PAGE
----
Factorising Quadratics When a ≠ 1

Factorising Quadratics

Exam-takers, note-makers and revision-breakers, there comes a time in GCSE Higher Level Maths when you need to demonstrate a competent understanding of factorising quadratics when a ≠ 1.

If you’re sitting the higher paper for your GCSE, you need to be able to factorise quadratics in the form ax^2+bx+c. This is more difficult when a is not 1.

In this blog, we will talk about two methods to factorise these expressions – the partition method and the grid method. We’ve included some practice questions too!

Check out our revision sheet for exam-style questions on this topic.

The Partition Method

Let’s look at factorising 15x^2-x-6 .

The first step is to identify the values of a, b and c. In this case, a = 15, b = -1 and c = -6. Make sure you include any negative signs in these values.

Now, we find the value of ac :

ac = 15 × -6
     = -90

We are looking for a pair of numbers that multiply together to give ac (-90) and add together to give b (-1). The easiest way to find the numbers is to write out the factors of -90:

The Partition Method

The only pair that adds together to give -1 is 9 and -10.

We use these two numbers to split the middle term into two terms: 9x and -10x.

15x^2-x-6=15x^2+9x-10x-6

Next, we find the highest common factor of 15x^2 and 9x and factorise it out of the first two terms.

3x(5x + 3) - 10x - 6

Then, we do the same for the final two terms. It’s important the expression in the brackets is the same, (5x + 3) , so we take out a factor of -2.

3x(5x + 3) - 2(5x + 3)

Since the expressions in the two brackets are the same, we can combine the terms in front of them to make our second bracket:

15x^2-x-6=(3x-2)(5x+3)

This is our final answer! You can check it by expanding the brackets.

The Grid Method

Let’s look at factorising the same quadratic: 15x^2-x-6 .

Just as with the partition method, the first step is to identify the values of a , b and c . In this case, a = 15, b = -1 and c = -6. Make sure you include any negative signs in these values.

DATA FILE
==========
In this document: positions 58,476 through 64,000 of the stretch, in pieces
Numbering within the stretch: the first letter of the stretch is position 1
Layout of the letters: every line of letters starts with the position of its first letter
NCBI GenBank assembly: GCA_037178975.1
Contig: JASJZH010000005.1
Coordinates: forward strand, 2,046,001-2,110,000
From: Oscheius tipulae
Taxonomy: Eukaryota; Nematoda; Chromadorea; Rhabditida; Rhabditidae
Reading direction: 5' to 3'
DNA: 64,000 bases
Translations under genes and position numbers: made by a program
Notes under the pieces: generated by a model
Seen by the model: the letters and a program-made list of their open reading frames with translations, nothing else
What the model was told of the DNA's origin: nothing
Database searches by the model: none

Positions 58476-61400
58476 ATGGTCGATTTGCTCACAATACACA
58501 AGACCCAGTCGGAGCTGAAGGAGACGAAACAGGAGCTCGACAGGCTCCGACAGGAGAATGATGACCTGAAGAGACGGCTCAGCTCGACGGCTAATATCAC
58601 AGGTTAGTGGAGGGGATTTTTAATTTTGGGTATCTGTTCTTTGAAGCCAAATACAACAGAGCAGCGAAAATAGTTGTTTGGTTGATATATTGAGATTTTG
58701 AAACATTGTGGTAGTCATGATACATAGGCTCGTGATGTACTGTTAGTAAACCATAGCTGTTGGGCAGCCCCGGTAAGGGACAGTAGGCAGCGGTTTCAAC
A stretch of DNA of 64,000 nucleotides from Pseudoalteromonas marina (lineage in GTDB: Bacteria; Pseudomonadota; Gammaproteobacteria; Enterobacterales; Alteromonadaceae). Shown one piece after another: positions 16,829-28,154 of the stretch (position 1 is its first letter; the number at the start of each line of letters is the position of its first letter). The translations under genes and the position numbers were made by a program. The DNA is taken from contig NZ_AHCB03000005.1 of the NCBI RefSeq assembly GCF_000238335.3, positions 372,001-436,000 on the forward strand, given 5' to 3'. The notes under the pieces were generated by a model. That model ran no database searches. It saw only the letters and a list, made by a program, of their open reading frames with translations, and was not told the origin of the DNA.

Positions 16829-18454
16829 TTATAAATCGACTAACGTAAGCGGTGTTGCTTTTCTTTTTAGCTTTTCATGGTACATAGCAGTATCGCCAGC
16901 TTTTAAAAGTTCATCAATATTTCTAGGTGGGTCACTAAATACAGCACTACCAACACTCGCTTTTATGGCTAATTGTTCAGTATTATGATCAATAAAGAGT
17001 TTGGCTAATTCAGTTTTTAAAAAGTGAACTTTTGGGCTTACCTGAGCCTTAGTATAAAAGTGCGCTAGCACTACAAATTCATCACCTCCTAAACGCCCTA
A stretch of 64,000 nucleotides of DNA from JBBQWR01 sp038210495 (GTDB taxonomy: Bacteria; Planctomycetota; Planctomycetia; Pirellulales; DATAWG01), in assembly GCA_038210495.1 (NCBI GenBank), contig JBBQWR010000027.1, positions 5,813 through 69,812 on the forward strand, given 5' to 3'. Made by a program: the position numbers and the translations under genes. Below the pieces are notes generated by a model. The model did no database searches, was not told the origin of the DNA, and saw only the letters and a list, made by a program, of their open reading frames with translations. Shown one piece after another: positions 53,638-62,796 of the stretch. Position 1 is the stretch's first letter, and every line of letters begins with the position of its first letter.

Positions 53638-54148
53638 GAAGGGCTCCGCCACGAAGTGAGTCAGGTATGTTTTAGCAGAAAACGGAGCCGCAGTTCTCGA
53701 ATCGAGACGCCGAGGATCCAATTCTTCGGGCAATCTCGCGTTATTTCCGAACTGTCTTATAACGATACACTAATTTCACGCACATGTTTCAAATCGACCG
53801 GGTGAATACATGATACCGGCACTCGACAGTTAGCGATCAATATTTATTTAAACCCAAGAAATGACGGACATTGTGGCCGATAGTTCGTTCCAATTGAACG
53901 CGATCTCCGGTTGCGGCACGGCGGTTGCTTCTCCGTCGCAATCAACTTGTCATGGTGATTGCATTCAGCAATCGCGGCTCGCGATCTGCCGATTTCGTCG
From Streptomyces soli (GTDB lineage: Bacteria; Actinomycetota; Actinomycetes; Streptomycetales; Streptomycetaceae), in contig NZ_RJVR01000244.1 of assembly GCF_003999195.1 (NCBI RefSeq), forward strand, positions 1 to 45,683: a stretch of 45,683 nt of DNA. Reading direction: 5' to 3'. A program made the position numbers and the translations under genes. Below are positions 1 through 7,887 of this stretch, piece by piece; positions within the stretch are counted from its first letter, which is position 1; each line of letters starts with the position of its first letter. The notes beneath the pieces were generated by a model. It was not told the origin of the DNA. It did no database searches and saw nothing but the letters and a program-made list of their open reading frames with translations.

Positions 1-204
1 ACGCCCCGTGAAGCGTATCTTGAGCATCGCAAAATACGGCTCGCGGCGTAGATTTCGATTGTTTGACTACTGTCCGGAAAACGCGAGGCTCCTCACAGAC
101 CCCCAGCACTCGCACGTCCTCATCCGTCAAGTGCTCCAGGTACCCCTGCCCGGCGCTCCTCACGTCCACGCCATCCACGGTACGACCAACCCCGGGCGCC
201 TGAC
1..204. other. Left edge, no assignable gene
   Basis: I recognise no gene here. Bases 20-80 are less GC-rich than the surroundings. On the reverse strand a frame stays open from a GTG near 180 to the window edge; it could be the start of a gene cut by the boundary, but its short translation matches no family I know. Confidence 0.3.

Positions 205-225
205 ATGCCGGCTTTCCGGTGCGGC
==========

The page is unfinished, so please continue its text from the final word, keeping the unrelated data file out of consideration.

Now, we find the value of ac :

ac = 15 × -6
     = -90

We are looking for a pair of numbers that multiply together to give ac (-90) and add together to give b (-1). The easiest way to find the numbers is to write out the factors of -90:

The Grid Method

The only pair that adds together to give -1 is 9 and -10.

This is where the methods are different. We write the expression in a grid with the x^2 term in the top left corner and the constant term in the bottom right corner. We then use our two numbers, 9 and -10, to fill the remaining two boxes with 9x and -10x .

Factorising quadratics when a is not 1 - Grid Method explained pt. 1

We find the highest common factor of 15x^2 and 9x , which is 3x . We write this to the left of the top row:

Factorising quadratics when a is not 1 - Grid Method explained pt. 2

Then, we consider each term across the top and find the term we need to multiply 3x by to get this term. For example, 3x × 5x = 15x^2 , so we write 5x above 15x^2 .

Pt. 3

Then, we do the same for the bottom row. We simply find what we multiply 5x by to get -10x :

Pt. 4

Our factorised expression is made up of 2 brackets – one from the terms across the top and the other from the terms to the side.

15x^2-x-6=(3x-2)(5x+3)

Factorising quadratics when a ≠ 1 can take some time to master. Try out these tasks to reinforce your learning.

Factorising Quadratics – Practice Questions

Have a go at these questions to practise your preferred method.

1. 6x^2+13x+5

2. 21x^2+29x-10

3. 36x^2-60x+25

1. (2x + 1)(3x + 5)

2. (7x - 2)(3x + 5)

3. (6x - 5)^2 or (6x - 5)(6x - 5)


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